Coal mine in Poland desalinates wastewater to protect environment
A coal mine in southern Poland has successfully tested a new water treatment process which desalinates wastewater and extracts minerals to protect the environment.
The treatment facility, installed in July at the Bolesław Śmiały mine in Poland's heavily industrialized Silesia region, operates with the participation of the Silesian University of Technology and is part of the EU-funded Zero Brine Project.
According to scientists, the coal mine wastewater is treated using a system of nano-filtration, reverse osmosis and electrodialysis in order to extract valuable raw materials such as sodium and magnesium chloride which are then reused.
The process is saving up to 50% of energy compared to the current best practice for water waste treatment.
The scientists behind the project say it proves that minerals and desalinated water can be extracted from industrial processes for reuse in other industries, for example, to fireproof materials in the steel industry.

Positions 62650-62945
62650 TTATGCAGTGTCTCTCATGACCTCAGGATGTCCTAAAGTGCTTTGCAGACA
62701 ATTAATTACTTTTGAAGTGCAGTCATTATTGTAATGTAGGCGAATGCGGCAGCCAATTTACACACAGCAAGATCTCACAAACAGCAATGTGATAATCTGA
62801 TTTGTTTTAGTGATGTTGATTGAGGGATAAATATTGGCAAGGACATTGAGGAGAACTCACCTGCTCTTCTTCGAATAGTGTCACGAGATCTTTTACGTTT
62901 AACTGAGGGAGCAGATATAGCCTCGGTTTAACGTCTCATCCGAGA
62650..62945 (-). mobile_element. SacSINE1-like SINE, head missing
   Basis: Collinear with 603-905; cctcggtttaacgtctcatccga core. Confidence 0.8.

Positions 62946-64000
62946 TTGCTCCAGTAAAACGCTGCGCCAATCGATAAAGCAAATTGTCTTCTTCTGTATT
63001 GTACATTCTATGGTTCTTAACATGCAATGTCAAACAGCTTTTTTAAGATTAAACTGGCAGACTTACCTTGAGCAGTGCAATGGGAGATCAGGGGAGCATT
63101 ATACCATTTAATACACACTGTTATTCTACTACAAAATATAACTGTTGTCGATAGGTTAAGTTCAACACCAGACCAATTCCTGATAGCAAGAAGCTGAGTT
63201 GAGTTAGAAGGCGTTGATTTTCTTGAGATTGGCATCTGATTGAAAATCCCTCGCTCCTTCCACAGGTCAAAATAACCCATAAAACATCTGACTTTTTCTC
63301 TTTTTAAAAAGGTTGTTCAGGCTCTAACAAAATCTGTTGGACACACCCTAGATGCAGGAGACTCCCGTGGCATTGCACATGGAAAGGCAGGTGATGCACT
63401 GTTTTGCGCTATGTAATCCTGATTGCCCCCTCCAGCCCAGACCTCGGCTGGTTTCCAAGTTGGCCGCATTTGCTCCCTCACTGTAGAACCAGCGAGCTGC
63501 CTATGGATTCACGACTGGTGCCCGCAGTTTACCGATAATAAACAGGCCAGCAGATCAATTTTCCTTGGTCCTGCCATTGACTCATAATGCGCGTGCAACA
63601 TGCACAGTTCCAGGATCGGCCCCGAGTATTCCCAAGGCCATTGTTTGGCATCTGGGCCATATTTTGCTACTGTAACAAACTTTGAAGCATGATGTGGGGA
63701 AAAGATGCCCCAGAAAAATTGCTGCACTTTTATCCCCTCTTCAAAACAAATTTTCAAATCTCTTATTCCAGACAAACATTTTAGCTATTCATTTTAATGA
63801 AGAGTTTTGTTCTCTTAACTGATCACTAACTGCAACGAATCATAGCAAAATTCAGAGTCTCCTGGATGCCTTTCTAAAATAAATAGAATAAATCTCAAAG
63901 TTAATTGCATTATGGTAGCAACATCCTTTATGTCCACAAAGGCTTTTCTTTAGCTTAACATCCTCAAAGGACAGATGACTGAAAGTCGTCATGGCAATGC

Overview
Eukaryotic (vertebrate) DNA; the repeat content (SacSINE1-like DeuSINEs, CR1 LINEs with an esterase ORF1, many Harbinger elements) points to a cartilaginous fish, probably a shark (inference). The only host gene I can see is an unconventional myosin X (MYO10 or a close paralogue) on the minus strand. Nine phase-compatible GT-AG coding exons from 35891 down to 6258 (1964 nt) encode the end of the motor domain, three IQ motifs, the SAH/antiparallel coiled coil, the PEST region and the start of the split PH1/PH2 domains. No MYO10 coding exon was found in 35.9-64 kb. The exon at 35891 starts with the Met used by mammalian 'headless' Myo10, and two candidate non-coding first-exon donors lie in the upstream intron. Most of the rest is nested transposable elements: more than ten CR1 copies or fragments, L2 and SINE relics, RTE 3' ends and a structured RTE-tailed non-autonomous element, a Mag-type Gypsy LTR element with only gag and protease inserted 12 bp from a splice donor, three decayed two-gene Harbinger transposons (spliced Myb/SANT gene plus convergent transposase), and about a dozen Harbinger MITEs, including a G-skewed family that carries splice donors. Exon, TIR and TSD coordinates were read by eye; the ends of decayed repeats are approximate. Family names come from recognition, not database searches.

Poland derives around 80% of its power production from coal-fired plant generation and for decades, wastewater from the coal mining industry has been diluted and dumped into local river systems.
According to Zero Brine, the coal mining industry in Poland discharges around 4 millions tons of sodium chloride into rivers every year damaging the environment and reducing aquatic life.
The project which is also being pilot tested in the Netherlands, Spain and Turkey, covers several industries concerned with saline waste waters including production of silica and textile.
Autor: gf / Źródło: TVN24 News in English, Reuters